Before Steadman, Farrell and Reid, Associate Judges.
The opinion of the court was delivered by: Steadman, Associate Judge
Notice: This opinion is subject to formal revision before publication in the Atlantic and Maryland Reporters. Users are requested to notify the Clerk of the Court of any formal errors so that corrections may be made before the bound volumes go to press.
Appeals from the Superior Court of the District of Columbia
(Hon. Gregory E. Mize, Trial Judge)
Gregory Grant appeals two criminal contempt convictions for violating conditions of his pretrial release that he refrain from all illegal drug use and submit to drug testing twice a week. Grant challenges the sufficiency of proof of criminal contempt, arguing that there was no evidence that his actions caused an obstruction of the orderly administration of Justice or were "willful disobedience" of a court order. Grant also argues that because of his heroin addiction, he did not willfully violate the conditions of his release. We find that Grant misconceives the elements of proof required for conviction of criminal contempt for violating a condition of pretrial release under D.C. Code § 23-1329 (1999 Supp.), which only requires proof that a "person has intentionally violated a condition of his release." We also hold that addiction does not constitute a defense to the charge of contempt based upon violating a condition of pretrial release not to use illegal drugs.
On June 21, 1995, the grand jury filed an indictment charging Grant with possession with intent to distribute cocaine, in violation of D.C. Code § 33-541(a)(1) (1998). Grant was arraigned on this charge on August 8, 1995 and released pending trial on his personal recognizance with conditions, including that he refrain from illegal drug use and submit to drug testing twice a week.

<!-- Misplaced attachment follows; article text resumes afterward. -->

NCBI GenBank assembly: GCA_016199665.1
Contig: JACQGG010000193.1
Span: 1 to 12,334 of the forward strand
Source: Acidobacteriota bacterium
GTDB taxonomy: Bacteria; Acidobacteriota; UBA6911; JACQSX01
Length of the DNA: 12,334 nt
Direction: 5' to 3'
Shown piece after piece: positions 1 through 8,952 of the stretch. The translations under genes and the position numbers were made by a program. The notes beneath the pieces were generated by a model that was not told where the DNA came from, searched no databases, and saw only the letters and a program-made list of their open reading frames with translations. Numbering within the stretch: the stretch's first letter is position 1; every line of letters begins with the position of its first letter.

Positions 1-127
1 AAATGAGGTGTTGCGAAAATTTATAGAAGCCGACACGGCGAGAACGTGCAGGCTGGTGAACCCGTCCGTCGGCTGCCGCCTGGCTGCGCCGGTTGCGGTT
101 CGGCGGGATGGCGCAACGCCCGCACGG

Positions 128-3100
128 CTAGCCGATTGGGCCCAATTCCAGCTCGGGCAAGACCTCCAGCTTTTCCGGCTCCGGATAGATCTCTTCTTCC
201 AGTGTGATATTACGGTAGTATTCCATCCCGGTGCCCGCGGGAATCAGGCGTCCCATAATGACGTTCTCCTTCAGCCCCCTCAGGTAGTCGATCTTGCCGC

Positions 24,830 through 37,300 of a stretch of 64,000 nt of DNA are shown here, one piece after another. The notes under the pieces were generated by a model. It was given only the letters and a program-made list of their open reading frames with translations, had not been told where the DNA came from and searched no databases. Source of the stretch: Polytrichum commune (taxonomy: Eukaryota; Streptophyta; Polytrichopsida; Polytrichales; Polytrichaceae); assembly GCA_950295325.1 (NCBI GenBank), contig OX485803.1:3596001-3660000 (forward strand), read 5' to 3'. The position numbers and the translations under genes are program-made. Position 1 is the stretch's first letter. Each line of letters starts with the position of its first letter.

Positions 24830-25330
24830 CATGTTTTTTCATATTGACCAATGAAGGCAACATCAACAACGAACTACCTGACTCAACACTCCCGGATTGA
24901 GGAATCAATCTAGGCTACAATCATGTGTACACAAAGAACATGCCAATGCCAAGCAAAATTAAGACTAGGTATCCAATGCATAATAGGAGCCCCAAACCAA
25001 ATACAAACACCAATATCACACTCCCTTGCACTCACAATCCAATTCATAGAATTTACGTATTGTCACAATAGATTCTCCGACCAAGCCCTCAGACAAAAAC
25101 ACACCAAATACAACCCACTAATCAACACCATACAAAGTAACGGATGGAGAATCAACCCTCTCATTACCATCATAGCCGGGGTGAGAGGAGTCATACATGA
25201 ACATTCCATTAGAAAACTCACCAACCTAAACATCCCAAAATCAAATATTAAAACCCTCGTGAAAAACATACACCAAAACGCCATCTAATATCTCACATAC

On June 17, 1996, the Honorable Gregory E. Mize held a show cause hearing as to why Grant should not be held in contempt as a result of a positive drug test and his failure to report for any other drug tests. At the hearing, Grant asserted that his violations of his conditions of release were not willful because of his drug addiction, he had been accepted into a drug treatment program but space was not yet available, and there was no reason to appear for drug tests because he knew he would test positive. The court found Grant in criminal contempt for violating the conditions of his release and sentenced him to thirty days in jail. *fn1
On October 9, 1996, Judge Mize held a second show cause hearing as to why Grant should not be held in contempt for subsequent violations of his conditions of release. Grant was again found in criminal contempt for violating the conditions of his release and sentenced to forty-five days' incarceration. The execution of the sentence was suspended for all but time served up to the time needed to enter a "detox" program, where he was to remain for twenty-eight days. Grant also was placed on six months' probation. After completion of the twenty-eight day detox program, Grant was required to participate in the SYMBAS program, *fn2 continue to refrain from using illegal drugs, and submit to drug testing twice a week. After Grant had completed the detox program, the trial court revoked Grant's probation on December 17, 1996, for failing to appear for drug tests and restored the balance of his forty-five day sentence.
Grant appeals his June 17, 1996 and October 9, 1996 contempt convictions. Grant challenges the sufficiency of proof of his convictions, arguing that there was insufficient evidence that his actions resulted in "an obstruction of the orderly administration of Justice" or were a "willful disobedience" of a court order. The basis of Grant's assertion that there is insufficient evidence of "willful disobedience" is his contention that his heroin addiction compelled him to violate the conditions of his release, thereby precluding a finding that his conduct was willful. The government argues that the standard for criminal contempt under D.C. Code § 23-1329(c) only requires proof that Grant intentionally violated the conditions of his release and does not include a requirement that Grant be shown to have ...